“I wish the weather was more cooperative, and we didn’t know if we would get it in,” UT Martin coach Jason Simpson said. “The defense got the shutout and anytime you get that it’s good. I’m disappointed in our offense, but it was good to play a lot of guys.”
UT Martin jumps up for an FBS-level game this week again Ole Miss.
“It’s a huge jump,” Simpson said. “There’s a lot of NFL guys on those (SEC West) teams, and it’s a different speed, size and length, and there’s a tremendous challenge that goes with that.”
No. 5 Jacksonville State (1-0)
The Gamecocks had the week off after beating Chattanooga in the Kickoff Classic the week before.
JSU returns a lot on the defensive end, but it was a new starter who made a big impact in the win over Chattanooga. Senior linebacker Jonathan Hagler made his first collegiate start and picked off a pass 52 yards for a score. He added four tackles and a pass breakup in the win.
Hagler was named the co-OVC defensive player of the week.
“Jonathan had a role last year on special teams and played a few snaps,” JSU coach John Grass said. “He’s a guy you love to see be successful. He got a lot stronger, and his nose for the football is really good. He’s a guy that’s in the right spots in the right time.”
Austin Peay (0-1)
Austin Peay head coach Will Healy needed to see an improvement out of his defense this season. The unit was the first in scoring defense and yards allowed in the OVC last year.
Making a big improvement against an FBS team in Cincinnati was a tough task. The Governors' defense showed they have made strides since last year though.
Cincinnati won the game 26-14, but Austin Peay outgained the Bearcats 307 to 248. Austin Peay held Cincinnati to 97 yards rushing and 151 yards through the air.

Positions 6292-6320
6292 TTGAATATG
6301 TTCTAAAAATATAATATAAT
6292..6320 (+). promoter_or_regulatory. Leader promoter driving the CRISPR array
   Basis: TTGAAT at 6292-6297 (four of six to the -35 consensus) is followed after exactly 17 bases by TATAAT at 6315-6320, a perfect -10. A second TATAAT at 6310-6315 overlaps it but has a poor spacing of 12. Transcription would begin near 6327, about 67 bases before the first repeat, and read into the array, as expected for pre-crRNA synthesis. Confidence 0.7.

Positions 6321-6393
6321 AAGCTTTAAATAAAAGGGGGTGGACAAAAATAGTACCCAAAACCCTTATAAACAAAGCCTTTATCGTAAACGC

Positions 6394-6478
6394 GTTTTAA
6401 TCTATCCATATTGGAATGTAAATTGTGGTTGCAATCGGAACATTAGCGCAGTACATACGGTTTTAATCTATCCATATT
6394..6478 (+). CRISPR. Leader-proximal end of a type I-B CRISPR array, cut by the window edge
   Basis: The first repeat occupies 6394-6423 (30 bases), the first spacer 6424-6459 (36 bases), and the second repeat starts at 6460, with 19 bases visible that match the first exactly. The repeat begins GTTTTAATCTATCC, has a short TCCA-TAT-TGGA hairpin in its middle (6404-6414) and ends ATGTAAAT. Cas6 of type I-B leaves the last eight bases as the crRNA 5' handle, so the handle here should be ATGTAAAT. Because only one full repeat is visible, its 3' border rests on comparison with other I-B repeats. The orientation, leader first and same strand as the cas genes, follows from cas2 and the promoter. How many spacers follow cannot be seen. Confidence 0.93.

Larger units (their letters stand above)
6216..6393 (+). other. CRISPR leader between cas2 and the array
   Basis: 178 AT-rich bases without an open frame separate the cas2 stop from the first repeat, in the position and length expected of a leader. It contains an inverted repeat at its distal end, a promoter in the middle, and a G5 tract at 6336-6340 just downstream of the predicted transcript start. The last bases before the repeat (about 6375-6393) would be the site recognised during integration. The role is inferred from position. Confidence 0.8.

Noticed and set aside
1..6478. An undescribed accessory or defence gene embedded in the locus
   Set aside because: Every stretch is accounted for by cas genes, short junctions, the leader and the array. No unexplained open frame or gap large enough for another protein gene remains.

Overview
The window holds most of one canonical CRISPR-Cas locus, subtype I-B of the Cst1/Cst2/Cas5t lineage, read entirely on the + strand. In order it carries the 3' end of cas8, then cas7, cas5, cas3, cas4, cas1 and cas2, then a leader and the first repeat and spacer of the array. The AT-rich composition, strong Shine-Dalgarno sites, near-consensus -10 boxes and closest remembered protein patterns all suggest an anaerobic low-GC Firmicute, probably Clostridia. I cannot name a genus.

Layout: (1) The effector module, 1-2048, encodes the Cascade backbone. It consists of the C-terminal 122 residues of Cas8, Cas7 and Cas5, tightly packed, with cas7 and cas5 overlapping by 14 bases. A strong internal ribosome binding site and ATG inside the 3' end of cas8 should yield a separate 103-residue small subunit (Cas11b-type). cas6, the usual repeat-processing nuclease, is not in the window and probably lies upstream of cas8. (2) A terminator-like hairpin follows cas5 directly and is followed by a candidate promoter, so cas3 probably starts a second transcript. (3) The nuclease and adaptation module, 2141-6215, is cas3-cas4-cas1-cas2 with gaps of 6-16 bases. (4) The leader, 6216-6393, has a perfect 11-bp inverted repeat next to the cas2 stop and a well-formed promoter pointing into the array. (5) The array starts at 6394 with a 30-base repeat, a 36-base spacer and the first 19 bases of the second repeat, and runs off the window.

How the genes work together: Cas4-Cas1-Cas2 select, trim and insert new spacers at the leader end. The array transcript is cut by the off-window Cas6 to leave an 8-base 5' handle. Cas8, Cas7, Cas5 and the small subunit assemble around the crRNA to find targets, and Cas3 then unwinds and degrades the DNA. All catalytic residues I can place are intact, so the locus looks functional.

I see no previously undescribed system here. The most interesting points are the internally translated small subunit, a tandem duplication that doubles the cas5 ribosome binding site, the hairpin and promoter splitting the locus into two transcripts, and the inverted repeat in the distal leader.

“I don’t think you can even compare the defense to last year,” Healy said. “We have more to push up front and we are more talented in the back in. It looks totally different. Last year, you hope that’s something you don’t have to see again. They competed hard and played hard and that’s what you expect to see.”
Eastern Kentucky (0-1)
After a scoreless first quarter, Western Kentucky put 17 points on the board and beat Eastern Kentucky in the season-opener.
EKU did keep WKU’s return game in check, however. WKU ranked No. 2 nationally in punt returns a year ago, but senior punter Keith Wrzuszczak punted four times, and only one punt was returnable for WKU. He averaged 40.5 yards per punt and put a kick inside the Hilltoppers' 20-yard line.
Wrzuszczak earned co-OVC specialist of the week.
“I’ve had the fortune to be around a lot of good punters, and five or six of them have gone on to the NFL. I’ve seen what really good looks like,” EKU coach Mark Elder said. “Keith is certainly in that same category. He might not have as big of a leg as two or three that I’ve been around, but he has the best control of all of them. We ask a lot from him and to do a whole bunch of different things because we think he’s capable of that.”
Tennessee Tech (0-1)
Tech’s offense never really got anything going until the fourth quarter in a 41-14 loss to Western Illinois.
Still, Tech coach Marcus Satterfield saw enough out of Andre Sale to name him the starter against Kennesaw State on Saturday.
Sale was 11-for-22 for 223 yards, two touchdowns and an interception.
“I was pleased with Andre for the most part, calling the plays and getting out of the huddle,” Satterfield said. “He can do better with his accuracy. Andre will be our starter moving forward, and the team is playing hard for him. The next couple of weeks are crucial before conference play.”
Southeast Missouri State (0-1)
The Redhawks go from facing a Big 12 team in Kansas, who beat SEMO 38-16, to an NCAA Division I non-scholarship opponent.
Still, Dayton has been a dangerous team over the past few years and SEMO coach Tom Matukewicz is from Ohio, so he knows the quality of players Dayton has, whether they are on scholarship or not.
“We respect all opponents. They find a way to get players on (academic) aid. They do a good job and have good players,” Matukewicz said. “I think the biggest thing is, the reason they have a winning program is consistency. The coaching staff has been there a long time and have built something. It doesn’t matter who you play, it’s how you prepare.”